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[hyperpublic] The risks and beauty of hyperpublic life

Jeff Jarvis moderates a discussion. “We need principles to inform the architecture” for where we want to go, rather than waiting for terms of service from the sites we use. We need a discussion about terms of service for the Internet. (He’s careful to note that he’s not suggesting there be a single terms of service for the Net.) We all have a stake in the discussion of the public and private, Jeff says. We should be careful about our metaphors, he says, citing Doc Searls’ cautioning against calling it a medium since a medium is something that can be owned and controlled. “It is a platform for publics,” Jeff says.

NOTE: Live-blogging. Getting things wrong. Missing points. Omitting key information. Introducing artificial choppiness. Over-emphasizing small matters. Paraphrasing badly. Not running a spellpchecker. Mangling other people’s ideas and words. You are warned, people.

Adam Greenfield, director of Urbanscale, a shop in NYC. He’s interested in how you design public spaces. He wants to push back against the idea of a networked city of the future. We already live in the networked city. Locative and declarative meedia (e.g., FourSquare) is widely adopted. We live among declarative objects, not just people declaring their position, e.g., TowerBridge tweets its open and closed states. In Tokyo, the side of a building is a QR code; it is an object with an informational shadow. Objects are incresaingly capable of gathering, processing, displaying, transmitting and/or taking action on info…which implies new modes of surveillance. His contention: Tens of millions of people are already living in these conditions, and we therefore need a new theory of networked objects.

He offers a taxonomy of what this class of objects implies. He begins with traffic signals controlled by motion detectors. The info is not uploaded to the network, and it has a clear public good.It is prima facie unobjectionable.

Then there is the mildly disruptive and disrespectful object. E.g., a sensor detects someone passing by a billboard that reacts to that presence. There’s no public good here. More concerning is a touch screen vending machine that makes gender assumptions based on interpretation of a camera image. Further, that info is gathered and used.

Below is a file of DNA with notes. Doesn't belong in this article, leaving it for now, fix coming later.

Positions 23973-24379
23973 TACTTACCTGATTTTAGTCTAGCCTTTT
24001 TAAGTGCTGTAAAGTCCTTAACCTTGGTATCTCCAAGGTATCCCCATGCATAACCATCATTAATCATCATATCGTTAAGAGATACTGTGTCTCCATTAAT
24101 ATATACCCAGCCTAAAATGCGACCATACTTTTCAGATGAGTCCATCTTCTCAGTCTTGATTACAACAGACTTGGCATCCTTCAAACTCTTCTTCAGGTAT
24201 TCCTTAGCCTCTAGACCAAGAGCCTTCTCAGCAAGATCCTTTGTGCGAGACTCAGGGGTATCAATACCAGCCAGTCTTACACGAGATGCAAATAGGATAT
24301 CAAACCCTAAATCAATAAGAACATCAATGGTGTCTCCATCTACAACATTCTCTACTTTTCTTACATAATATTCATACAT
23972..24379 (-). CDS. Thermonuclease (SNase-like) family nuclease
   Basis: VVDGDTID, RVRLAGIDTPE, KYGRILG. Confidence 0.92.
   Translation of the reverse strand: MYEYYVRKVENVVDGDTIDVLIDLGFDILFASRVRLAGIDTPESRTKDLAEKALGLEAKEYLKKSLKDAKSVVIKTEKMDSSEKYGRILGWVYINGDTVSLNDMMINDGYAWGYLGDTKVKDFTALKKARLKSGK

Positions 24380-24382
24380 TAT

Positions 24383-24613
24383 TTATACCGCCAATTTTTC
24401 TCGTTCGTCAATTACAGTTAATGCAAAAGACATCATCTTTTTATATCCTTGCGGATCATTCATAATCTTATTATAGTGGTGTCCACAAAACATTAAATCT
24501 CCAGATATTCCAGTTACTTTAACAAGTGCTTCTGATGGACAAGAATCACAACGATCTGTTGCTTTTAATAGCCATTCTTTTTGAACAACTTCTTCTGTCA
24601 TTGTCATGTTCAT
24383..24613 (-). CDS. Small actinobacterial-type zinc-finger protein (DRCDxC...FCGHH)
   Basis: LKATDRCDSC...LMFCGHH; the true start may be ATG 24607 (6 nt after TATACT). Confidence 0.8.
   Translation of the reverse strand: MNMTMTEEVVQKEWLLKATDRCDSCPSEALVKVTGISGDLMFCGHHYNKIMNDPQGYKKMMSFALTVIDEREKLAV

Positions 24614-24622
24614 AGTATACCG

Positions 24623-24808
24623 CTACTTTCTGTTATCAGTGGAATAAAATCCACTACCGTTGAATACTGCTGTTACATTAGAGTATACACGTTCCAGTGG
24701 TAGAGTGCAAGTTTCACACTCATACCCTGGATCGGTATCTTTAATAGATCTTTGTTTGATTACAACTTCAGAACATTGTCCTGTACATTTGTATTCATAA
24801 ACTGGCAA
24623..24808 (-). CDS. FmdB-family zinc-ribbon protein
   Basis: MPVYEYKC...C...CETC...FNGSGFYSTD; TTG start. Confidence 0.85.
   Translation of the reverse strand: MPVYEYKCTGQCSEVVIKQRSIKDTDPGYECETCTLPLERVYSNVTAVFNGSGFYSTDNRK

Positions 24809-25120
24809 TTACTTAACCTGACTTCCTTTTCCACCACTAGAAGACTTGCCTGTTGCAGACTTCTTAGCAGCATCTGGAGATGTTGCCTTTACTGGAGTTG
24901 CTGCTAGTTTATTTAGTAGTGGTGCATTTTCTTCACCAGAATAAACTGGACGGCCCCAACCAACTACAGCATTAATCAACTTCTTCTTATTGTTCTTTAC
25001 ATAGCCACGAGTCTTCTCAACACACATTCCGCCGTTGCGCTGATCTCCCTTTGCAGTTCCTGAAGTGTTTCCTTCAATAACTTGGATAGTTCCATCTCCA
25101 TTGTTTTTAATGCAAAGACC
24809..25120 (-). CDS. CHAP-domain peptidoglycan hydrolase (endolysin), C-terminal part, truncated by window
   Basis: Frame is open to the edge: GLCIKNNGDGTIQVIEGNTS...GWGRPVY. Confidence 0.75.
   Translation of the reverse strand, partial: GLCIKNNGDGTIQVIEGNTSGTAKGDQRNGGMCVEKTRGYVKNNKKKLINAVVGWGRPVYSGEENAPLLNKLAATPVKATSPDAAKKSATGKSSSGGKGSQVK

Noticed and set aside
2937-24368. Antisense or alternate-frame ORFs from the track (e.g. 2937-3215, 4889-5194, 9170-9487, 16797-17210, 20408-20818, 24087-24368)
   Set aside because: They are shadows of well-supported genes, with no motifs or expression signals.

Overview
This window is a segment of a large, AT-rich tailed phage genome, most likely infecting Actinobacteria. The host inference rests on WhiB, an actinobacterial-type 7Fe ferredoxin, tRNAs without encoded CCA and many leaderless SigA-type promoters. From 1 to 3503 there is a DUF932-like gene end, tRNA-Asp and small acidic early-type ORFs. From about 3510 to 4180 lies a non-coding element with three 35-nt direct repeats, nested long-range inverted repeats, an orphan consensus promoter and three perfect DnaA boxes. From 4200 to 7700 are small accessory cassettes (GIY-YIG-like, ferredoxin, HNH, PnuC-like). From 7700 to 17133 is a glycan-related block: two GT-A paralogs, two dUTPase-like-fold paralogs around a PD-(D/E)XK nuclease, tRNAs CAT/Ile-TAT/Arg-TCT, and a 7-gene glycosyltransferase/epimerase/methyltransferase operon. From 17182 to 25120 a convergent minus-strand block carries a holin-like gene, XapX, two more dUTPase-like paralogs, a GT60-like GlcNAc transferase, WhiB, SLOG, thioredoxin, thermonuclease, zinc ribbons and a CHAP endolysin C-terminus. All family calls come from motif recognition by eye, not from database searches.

Another step into the disturbing: Advertisers scan faces and make predictive and prospectively normal assumptions that they sell to marketers.

But what about when power and knowledge resides in an ensemble of discrete things. E.g., in Barcelona, access to some streets depends on a variety of sensors and signs. It can even reside in code: surveillance camera sw gets upgraded with referendum.

We should be talking about public objects: Any discrete obj in the common spatial domain intended for the use and enjoyment of the general public [with a couple of refinements that went by to fast]. They should be open as in API and that their goods are non-rivalrous and non-excludable. This is great, but we should remember that this increases the “attack surface” for hostile forces. Also, we need to evolve the etiquettes and protocols of precedence and deconfliction. We should do this because it moves against the capture of public space by private entities, and it opens up urban resources like we’ve never seen (discoverable, addressable, queryable and scriptable). The right to the city should be underwirtten by the architecture of its infrastructure.

Q: [jeff] Why is the gender-sensing vending machine is creepy? Would you be ok if it guessed but let you correct it or ignore it?
A: I’ve been working with informed consent, but I heard this morning that that may not be the best model. We don’t want to over-burden people with alert boxes, etc.

Jeffrey Huang talks about a case study: the design of a new campus in the deserts of Ras Al Khaimah (one of the Emirates). In 2009, the Sheikh agreed to fund the creation of the new campus. Jeff and others were brought in to design the campus, from bare sand up. The initial idea for the project was to avoid creating a typical gated campus, but rather to make it open. They also wanted to avoid the water costs of creating a grass-lawned campus. “The ambition was to grow a campus where it made sense ecologically”: buildings where there’s natural cooling winds, etc. They’re designing large, fluid, open spaces, where “seeing and being seen is maximized.” There would be a network of sensors so that campus would be aware of what’s going on inside, including recognizing where individuals are. People’s profile info could be projected into their shadows. They wonder if they need special places of privacy. “There should be less necessity to design the private if and only if the hyperpublicness is adequately designed.” E.g. if no one owns the data, there’s full transparency about who looks at the data and what’s being captured.